Mental health & wellbeing

mental health and wellbeing

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What is wellbeing?

Just like physical health, we all have mental health and it can impact on our daily life. How we feel can vary from good mental wellbeing to difficult feelings and emotions, to severe mental health problems. Mental wellbeing or wellbeing is the ability to cope with the day-to-day stresses of life, work productively, interact positively with others and realise our potential.

Mental health problems

We all have times when we struggle with our mental health. A mental health problem is when difficult experiences or feelings last for a long time and reduces our enjoyment in life. A doctor may make a formal diagnosis, or perhaps someone feels that they are experiencing a prolonged period of poor mental health.

Common mental health problems include depression, anxiety, phobias and obsessive-compulsive disorder (OCD). Symptoms can be mild to very severe.

Severe mental health problems include rarer conditions such as schizophrenia and bipolar disorder and have variable and diverse symptoms. Severe mental health problems are more complex and/or will require long-term treatments.

A certain amount of pressure is a normal part of life. Pressure can motivate us to take action, make us feel energised and ensure we get results. Work-related stress is when someone stops coping due to excessive pressure or demands at work. Stress, including work-related stress, can be a major cause of illness. Stress is not a medical diagnosis, but severe long-term stress may lead to depression or anxiety, or more severe mental health problems.

What can employers do to nurture mental health?

A proactive and preventative approach to promoting good mental health is best, rather than reacting as issues come up. Employers can help:

  • Senior management should take the lead in fostering a positive approach towards mental health and creating an open environment where employees can discuss mental health.
  • Regular informal and confidential one-to-ones with managers should give employees an opportunity to open up about mental health issues they are dealing with. These are vital for homeworkers who may be feeling isolated or overwhelmed, which is harder to spot when you are not in the same office. Training managers is key so that they feel confident to offer individual support to reduce anxiety or work-related stress.
  • Design effective policies on mental health and wellbeing – and don’t forget to communicate these clearly to employees.
  • Wellbeing benefits can promote good mental health, keep staff physically healthy and reduce absenteeism. You might offer an Employee Assistance Programme, counselling, life assurance and private medical insurance. Health-improving benefits such as subsidised gym membership, meditation apps like Headspace for Work, eyecare benefits, flu injections and health screening have become more popular.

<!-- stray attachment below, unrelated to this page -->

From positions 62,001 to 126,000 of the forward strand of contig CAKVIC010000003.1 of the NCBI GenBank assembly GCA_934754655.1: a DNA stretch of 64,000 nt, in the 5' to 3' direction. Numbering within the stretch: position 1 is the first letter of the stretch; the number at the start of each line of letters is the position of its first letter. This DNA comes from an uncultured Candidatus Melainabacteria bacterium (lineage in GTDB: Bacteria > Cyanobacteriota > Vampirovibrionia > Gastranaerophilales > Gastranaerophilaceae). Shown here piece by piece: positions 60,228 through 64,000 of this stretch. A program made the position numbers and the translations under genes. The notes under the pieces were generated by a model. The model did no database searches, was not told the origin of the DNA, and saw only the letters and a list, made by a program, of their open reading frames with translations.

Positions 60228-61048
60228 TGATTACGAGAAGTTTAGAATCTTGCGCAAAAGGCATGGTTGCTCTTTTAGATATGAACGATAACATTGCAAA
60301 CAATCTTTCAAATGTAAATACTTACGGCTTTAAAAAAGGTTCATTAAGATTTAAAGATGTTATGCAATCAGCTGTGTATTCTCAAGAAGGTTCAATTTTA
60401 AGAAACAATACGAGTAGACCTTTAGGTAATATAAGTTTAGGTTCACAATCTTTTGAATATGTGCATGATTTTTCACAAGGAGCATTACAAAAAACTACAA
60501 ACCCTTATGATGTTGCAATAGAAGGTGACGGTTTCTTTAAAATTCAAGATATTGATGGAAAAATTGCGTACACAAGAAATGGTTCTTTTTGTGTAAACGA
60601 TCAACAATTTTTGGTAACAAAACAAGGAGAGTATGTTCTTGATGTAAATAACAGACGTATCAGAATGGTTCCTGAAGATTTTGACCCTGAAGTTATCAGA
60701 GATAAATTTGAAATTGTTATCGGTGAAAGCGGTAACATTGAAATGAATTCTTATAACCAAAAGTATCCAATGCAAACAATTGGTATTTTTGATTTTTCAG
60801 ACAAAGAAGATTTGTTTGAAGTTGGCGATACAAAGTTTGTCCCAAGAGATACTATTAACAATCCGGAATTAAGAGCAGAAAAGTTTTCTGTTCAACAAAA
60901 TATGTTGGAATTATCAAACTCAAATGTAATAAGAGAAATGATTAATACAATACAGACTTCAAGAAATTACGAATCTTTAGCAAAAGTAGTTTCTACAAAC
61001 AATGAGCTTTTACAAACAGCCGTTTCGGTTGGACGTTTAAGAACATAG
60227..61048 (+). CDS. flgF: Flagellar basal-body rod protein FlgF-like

And encourage employees to:

  • Reconnect with friends and family – after so long apart, spending time together can be a huge boost to our mood.
  • Do something they love and follow their passion, whether that’s tennis or knitting!
  • Communicate regularly – if they are struggling, encourage them to open up to someone they trust, whether that’s you, their family or a friend.
  • If they have an ongoing health condition and haven’t already, they should speak to their GP or medical practitioner, and not feel they have to put up with it as there may be treatment that could help.
  • Have regular private 121s with their manager to discuss how they are getting on at work and to ask if they need further training.
  • Meditation or wellbeing apps such as Headspace can clear your mind and build resilience.

What should I do if an employee has a mental health issue?

Prevention is always preferable, but if an employee discloses a mental health condition to you, ask open and non-judgemental questions. Find out the facts without making assumptions, so that you can be flexible in how you support their needs. A tailored, individual approach is more effective than one-size-fits-all.

Equally if an employee does not want to discuss their mental health, wait for them to be ready. Forcing them to talk about the issue when they are not comfortable can make things worse. Instead, reassure them that you are open to an honest conversation and happy to support them through any difficult periods.

Once the employee has raised a mental health issue with you, develop a support and action plan together to enable them to continue working effectively while ensuring their wellbeing. There may be much you can do to relieve some of their stress, such as encouraging them to access support or contact a doctor, or making reasonable adjustments – the action plan will very much depend on their particular circumstances.

Set a date to review the action plan in case more changes need to be made. Perhaps changing job role or hours temporarily might help reduce their stress? Do remember that the employee should not feel penalised in any way.

Finally, reassure them that any disclosures you share will be treated confidentially. You should discuss with them any information they would like to be shared with colleagues and how, as this can be very supportive for some people.

For expert HR advice or support, contact Business Garage on [email protected] for a free consultation.

Business Garage helps SME’s who are struggling with their business operations who want their HR or Finance function to run more smoothly. We are trusted partners because of our extensive commercial expertise and real business acumen, so we can add value to your business and save you time and money.  

Useful resources

Oxfordshire Mind (local mental health charity) –

Samaritans –

Saneline –

Relate (relationship support) –

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